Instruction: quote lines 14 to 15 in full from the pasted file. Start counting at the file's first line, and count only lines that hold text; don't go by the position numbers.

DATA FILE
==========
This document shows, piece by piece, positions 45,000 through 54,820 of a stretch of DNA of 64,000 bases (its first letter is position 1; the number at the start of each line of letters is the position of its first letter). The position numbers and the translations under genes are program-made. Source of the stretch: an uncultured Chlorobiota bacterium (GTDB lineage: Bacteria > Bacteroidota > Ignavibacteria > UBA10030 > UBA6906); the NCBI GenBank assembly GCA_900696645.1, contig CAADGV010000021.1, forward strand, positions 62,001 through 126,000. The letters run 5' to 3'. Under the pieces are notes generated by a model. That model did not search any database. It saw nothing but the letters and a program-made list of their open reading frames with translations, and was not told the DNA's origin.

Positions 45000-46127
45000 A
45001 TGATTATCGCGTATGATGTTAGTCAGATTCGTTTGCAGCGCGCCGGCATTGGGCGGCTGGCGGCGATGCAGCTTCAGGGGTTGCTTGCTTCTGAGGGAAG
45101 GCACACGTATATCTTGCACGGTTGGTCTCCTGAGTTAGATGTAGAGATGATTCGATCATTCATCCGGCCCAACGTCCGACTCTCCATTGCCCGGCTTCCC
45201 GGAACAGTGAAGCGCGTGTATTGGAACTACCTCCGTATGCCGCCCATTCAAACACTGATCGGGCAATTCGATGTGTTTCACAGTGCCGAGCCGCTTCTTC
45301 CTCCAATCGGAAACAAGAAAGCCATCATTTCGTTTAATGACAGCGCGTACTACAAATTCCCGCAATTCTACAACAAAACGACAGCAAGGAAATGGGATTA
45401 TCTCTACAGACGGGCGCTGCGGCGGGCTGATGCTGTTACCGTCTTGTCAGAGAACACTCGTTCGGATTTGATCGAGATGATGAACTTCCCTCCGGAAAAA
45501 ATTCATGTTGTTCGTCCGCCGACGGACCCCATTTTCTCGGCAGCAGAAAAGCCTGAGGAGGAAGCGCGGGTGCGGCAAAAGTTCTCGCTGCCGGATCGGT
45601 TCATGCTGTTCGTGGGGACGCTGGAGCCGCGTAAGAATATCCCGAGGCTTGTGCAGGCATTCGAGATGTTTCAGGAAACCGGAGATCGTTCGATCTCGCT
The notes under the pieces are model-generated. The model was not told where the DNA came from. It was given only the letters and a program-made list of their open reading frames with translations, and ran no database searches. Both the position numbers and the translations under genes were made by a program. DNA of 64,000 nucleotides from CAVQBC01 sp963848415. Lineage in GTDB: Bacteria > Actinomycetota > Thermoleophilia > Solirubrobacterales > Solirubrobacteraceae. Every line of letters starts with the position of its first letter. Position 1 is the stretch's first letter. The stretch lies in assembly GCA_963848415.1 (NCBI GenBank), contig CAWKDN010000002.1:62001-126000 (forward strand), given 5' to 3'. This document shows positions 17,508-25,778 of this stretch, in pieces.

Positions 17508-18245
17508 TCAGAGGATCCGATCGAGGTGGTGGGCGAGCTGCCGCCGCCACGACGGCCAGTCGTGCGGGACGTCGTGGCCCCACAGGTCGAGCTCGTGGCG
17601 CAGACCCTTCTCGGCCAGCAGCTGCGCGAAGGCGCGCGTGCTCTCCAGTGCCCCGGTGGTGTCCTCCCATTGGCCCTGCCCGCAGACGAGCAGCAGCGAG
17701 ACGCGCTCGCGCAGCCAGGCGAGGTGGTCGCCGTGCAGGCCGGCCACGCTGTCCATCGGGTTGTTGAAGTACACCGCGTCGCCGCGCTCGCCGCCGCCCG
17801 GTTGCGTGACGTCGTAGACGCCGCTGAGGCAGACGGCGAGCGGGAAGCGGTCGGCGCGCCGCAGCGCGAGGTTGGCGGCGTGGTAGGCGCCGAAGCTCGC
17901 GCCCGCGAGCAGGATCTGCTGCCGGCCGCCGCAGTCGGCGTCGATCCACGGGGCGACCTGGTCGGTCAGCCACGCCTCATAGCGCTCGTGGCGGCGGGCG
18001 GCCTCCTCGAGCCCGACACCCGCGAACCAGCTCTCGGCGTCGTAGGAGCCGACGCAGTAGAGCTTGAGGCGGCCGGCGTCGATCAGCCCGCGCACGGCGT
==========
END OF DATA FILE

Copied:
17601 CAGACCCTTCTCGGCCAGCAGCTGCGCGAAGGCGCGCGTGCTCTCCAGTGCCCCGGTGGTGTCCTCCCATTGGCCCTGCCCGCAGACGAGCAGCAGCGAG
17701 ACGCGCTCGCGCAGCCAGGCGAGGTGGTCGCCGTGCAGGCCGGCCACGCTGTCCATCGGGTTGTTGAAGTACACCGCGTCGCCGCGCTCGCCGCCGCCCG